From 2016 to 2019, Meteorologists have seen more heatwaves around the world than ever before. Wildfire outbreaks in California USA and Australia, and also the longest series of recorded “Category 5 tropical cyclones” on record. The number of extreme weather events has been increasing for the last forty years. Current forecasts suggest that these types of natural disasters will continue. But are these natural disasters simply caused by bad weather? Or is it caused by climate change?

The Difference between Weather and Climate..!!

To answer this question we have to understand the difference between weather and climate. What they are? How do we predict them? and what those predictions can tell us?

The definition of weather by Meteorologists is the condition of the atmosphere at a particular time and place. Currently, researchers can predict the weather for an area for the next week with approximately 80% accuracy. Whereas Climate can be defined as a region’s average atmospheric conditions over periods of a month or more. Climate predictions can forecast average temperatures for many years to come. However, it cannot anticipate specific weather events on specific days. These two forms of predictions offer very different information because they rely on different data.

The hurdles of Forecasting and Predicting.

To forecast the weather, meteorologists need to measure the atmosphere’s initial conditions. This includes the present levels of rain, air pressure, humidity, wind speed, and wind direction, which in turn determine the weather of the region. Twice every day, meteorologists launch from over 800 stations around the world release balloons into the atmosphere. These balloons carry tools instruments called radiosondes. Which measures initial conditions and transmit their findings to the international weather centers. Meteorologists then process that information through predictive physics models which produces the final weather forecast.

Unfortunately, something is stopping this global network of data from producing a perfect prediction. The weather is a fundamentally chaotic system. This means that it is incredibly sensitive and impossible to forecast perfectly without absolute knowledge of all the system’s elements. In a period of just ten days, even incredibly small disturbances can massively impact atmospheric conditions, making it impossible to reliably forecast weather beyond two weeks.

Climate prediction, on the other hand, is far less turbulent. This is often partly because of a region’s climate is, by definition, the average of all its weather data. But this can be also because climate predictions ignore what is happening right now in the atmosphere, and focus on the range of what could happen. These parameters are referred to as boundary conditions. And as their name suggests, they act as climate and weather constraints.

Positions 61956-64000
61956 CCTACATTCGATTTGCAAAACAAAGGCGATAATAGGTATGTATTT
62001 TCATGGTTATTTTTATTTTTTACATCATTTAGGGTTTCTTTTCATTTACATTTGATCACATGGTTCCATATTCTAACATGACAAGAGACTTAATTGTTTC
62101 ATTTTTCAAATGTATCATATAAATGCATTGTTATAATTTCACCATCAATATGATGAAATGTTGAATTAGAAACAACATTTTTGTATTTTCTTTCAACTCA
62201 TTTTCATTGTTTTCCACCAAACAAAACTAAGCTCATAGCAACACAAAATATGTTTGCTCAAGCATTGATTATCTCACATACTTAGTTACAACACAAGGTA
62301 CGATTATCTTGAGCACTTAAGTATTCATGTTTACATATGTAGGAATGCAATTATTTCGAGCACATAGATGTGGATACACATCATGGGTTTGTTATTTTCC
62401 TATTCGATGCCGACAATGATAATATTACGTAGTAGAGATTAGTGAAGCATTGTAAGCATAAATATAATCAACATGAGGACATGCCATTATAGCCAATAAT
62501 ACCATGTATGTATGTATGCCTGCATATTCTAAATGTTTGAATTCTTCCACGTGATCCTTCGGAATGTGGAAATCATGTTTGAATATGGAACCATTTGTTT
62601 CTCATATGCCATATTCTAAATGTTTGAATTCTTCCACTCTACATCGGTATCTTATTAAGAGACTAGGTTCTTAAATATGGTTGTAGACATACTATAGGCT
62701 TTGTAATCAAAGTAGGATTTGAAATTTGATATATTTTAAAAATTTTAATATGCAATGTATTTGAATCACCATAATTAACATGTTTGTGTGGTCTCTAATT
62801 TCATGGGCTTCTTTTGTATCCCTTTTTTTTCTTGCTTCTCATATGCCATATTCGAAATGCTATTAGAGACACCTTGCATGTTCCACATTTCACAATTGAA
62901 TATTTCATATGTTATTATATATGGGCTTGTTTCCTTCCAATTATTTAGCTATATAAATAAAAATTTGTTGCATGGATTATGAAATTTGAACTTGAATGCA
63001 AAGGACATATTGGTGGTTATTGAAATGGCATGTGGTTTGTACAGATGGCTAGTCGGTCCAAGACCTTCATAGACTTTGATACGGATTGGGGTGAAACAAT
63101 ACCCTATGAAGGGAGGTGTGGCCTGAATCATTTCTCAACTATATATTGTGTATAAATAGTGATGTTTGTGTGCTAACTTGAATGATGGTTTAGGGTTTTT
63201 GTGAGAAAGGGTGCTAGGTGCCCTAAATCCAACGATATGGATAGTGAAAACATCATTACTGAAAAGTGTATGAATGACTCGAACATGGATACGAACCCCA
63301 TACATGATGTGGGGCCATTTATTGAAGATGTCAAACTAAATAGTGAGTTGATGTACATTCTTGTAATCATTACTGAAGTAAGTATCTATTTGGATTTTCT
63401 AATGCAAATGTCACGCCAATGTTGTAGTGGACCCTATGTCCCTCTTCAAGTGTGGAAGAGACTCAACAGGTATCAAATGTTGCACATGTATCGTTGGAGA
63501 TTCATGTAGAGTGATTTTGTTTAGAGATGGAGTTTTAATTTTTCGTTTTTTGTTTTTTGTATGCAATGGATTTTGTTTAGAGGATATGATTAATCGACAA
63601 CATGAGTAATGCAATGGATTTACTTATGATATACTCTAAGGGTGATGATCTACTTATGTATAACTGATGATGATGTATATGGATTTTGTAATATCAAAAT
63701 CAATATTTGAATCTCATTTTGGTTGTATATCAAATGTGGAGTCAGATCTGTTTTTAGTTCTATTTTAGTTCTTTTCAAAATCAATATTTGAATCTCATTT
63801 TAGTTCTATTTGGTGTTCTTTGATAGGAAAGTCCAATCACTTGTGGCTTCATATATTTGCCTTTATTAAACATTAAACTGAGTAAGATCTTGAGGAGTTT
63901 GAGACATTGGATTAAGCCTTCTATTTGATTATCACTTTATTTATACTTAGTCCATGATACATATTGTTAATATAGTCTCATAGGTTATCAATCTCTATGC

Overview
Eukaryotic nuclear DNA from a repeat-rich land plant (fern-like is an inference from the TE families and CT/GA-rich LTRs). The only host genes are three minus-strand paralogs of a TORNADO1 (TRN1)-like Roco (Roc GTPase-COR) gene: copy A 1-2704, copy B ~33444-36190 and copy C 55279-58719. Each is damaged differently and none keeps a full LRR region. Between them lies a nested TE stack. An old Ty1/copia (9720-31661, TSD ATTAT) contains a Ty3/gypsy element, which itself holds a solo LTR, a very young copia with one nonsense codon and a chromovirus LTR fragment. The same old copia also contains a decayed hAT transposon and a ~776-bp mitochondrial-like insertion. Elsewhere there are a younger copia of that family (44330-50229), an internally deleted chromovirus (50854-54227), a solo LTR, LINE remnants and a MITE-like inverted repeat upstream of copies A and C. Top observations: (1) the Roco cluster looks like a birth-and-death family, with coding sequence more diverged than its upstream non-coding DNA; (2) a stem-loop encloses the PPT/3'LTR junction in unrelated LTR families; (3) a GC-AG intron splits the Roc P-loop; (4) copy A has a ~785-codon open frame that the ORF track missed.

An example of a boundary condition is Solar radiation. By analyzing the precise distance and angle between the region and the sun, we are able to determine what proportion of heat that area will receive. And since we all know the behavior of the sun during the year, we are able to precisely define its effects on temperature. Averaged across years of data, this reveals periodical patterns, including seasons. Most boundary conditions have well-defined values ​​and change slowly, if at all. This enables researchers to depend on climate projections for years into the future.

Extreme weather connecting to natural disasters and solution

Here is where it gets tricky. Even a small change in these conditions results in a much larger change for the chaotic weather system. For example, the Earth’s surface temperature has risen by about 1 degree Celcius over the past 150 years. This might appear to be a minor change, But that one-degree change added energy equivalent to roughly 1,000,000 nuclear warheads into the atmosphere. This massive increase in energy has already led to a dramatic increase in the number of heatwaves, droughts, and storm surges.

So, is the increase in extreme weather due to random chance or climate change? The answer is that while the weather will always be a chaotic system, changes in our climate do increase the likelihood of extreme weather events. Scientists everywhere around the globe agree that our climate is changing and human activities are accelerating these changes. But fortunately, we are able to identify the human behaviors that almost all influence the climate by keeping track of which boundary conditions are shifting. So even though the weather for the next month will always be a mystery, we have to work together to safeguard the climate for centuries to come.

Learn more here: Weather v/s Climate

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